Bottom Stationed Ocean Profiler (BSOP)
The BSOP is a buoyancy-regulated platform initially designed to collect data from a CTD, with the long-term goal of data collection from a suite of sensors. The device incorporates bi-directional satellite communication capabilities, flexible operational programs, and data storage and transmission in near real-time. The current systems are designed for 200m depth rating and controllable ascent/descent rates, including the ability to hover for extended periods at certain depths. Multiple units with various CTDs have been developed and deployed. Data send back by deployed units is processed and posted on the web by USF's Ocean Circulation Group.
Because BSOP rests on the bottom between profiles and spends a minimal amount of time within the water column, it maintains its general position in the course of its deployment. Typical offshore missions of 50-70 cycles have averaged drifts of less than 1.5 km. Robust software combined with GPS position transmissions, an RF beacon for surface tracking, and an acoustic pinger for underwater location have proven a reliable combination to ensure the unit's retrieval.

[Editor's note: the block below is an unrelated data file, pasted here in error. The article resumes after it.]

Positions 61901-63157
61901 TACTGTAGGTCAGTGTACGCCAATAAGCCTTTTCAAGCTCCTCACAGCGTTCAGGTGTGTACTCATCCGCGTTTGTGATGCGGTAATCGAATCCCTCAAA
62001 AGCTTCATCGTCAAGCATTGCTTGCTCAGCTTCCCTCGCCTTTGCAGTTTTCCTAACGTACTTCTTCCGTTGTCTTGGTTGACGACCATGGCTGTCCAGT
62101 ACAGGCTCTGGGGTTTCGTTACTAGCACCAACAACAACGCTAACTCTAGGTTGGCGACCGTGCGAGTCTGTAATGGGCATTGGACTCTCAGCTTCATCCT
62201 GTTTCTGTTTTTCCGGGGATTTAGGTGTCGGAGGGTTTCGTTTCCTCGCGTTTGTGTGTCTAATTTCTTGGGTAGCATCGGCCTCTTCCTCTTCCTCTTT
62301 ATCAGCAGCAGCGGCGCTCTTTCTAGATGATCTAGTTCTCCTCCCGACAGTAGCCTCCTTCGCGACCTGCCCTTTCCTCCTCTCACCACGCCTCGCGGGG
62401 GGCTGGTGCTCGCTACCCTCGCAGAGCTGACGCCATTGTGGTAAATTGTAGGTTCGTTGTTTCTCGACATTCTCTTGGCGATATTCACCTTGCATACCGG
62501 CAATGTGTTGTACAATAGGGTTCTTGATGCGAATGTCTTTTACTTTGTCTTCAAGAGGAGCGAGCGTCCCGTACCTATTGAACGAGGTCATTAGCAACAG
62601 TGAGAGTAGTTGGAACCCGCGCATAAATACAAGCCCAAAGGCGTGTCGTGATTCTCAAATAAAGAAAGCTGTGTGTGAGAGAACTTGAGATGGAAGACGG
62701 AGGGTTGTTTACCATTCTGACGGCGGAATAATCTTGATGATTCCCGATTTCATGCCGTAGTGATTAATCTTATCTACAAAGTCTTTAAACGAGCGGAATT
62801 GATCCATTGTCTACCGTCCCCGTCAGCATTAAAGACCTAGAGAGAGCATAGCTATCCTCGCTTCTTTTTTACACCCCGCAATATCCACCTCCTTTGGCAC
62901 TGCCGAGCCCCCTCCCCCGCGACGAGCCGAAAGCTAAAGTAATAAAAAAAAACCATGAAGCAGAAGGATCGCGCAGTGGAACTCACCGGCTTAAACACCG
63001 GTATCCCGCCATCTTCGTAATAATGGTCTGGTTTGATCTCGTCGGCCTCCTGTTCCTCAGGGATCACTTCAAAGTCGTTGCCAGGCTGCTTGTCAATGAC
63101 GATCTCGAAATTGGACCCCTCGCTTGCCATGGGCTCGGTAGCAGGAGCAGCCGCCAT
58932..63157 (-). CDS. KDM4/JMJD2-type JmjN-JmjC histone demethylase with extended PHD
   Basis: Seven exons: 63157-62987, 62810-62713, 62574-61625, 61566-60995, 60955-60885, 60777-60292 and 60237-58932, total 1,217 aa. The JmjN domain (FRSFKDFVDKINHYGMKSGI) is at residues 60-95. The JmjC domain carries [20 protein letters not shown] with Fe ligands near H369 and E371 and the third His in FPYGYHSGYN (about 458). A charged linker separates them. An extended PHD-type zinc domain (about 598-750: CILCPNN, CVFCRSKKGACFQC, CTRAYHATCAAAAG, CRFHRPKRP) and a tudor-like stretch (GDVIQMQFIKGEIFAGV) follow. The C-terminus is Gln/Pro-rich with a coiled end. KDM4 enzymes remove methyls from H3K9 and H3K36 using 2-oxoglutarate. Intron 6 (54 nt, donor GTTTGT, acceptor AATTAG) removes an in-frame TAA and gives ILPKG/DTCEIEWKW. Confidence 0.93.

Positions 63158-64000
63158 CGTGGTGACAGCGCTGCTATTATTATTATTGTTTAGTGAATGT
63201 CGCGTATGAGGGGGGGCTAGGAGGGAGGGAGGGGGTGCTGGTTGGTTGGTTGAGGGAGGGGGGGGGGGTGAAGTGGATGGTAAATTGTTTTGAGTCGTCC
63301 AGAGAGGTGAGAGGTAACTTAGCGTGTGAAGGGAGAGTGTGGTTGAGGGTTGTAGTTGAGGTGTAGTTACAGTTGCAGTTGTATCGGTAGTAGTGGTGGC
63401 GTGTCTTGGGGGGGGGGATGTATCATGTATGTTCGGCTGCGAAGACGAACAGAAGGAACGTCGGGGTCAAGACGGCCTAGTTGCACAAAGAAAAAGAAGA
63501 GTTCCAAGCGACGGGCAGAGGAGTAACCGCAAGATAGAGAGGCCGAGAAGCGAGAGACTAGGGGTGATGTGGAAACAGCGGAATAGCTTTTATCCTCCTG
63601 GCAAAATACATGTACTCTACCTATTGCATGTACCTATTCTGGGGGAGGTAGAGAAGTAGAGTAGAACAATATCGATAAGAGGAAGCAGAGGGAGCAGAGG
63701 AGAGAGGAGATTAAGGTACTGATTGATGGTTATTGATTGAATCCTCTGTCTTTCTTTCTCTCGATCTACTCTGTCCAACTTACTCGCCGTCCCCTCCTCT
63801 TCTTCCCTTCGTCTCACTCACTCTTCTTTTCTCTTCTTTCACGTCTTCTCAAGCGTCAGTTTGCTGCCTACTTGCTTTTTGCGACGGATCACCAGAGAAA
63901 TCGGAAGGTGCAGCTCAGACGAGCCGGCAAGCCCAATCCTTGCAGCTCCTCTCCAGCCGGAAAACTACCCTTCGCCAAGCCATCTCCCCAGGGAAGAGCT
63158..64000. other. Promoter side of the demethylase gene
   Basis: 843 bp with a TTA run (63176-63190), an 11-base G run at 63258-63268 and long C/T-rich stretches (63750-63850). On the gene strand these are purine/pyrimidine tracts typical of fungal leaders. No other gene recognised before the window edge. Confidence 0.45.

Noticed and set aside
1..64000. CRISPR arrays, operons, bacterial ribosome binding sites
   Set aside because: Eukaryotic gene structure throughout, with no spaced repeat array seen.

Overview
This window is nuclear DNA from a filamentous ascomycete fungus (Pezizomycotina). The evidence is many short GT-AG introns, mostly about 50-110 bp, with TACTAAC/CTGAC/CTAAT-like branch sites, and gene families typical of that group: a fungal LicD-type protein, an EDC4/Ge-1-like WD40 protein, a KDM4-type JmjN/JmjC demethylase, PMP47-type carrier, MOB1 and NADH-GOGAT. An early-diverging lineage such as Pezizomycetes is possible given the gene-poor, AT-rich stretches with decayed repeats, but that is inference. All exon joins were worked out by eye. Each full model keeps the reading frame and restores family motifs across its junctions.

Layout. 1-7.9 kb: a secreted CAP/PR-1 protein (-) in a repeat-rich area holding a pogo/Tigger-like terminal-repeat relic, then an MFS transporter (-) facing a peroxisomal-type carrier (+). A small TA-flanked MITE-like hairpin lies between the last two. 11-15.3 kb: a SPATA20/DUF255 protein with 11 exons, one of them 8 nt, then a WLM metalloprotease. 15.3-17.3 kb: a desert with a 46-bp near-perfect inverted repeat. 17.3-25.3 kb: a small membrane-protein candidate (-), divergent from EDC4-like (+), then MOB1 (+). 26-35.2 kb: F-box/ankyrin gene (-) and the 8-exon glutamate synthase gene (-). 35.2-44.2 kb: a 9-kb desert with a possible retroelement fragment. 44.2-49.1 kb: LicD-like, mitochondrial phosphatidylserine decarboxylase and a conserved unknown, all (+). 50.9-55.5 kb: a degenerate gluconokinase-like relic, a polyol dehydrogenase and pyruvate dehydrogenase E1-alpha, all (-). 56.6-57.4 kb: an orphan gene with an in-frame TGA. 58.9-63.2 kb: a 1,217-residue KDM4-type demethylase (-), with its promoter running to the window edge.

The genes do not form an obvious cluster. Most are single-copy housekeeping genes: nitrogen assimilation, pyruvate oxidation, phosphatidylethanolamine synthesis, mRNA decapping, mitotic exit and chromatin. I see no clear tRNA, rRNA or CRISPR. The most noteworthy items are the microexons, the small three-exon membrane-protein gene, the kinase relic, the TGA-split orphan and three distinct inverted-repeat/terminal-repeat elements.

To date, BSOP applications primarily focused on time series measurements of conductivity and temperature on the West Florida Shelf, producing data sets applicable to physical oceanographic circulation models over the past several years. Instruments that have been integrated and deployed include:
The project's ultimate objective is to provide a large number of relatively low-cost platforms flexible enough to deploy a variety of sensors for synoptic spatial and temporal mapping of oceanographic and biological parameters.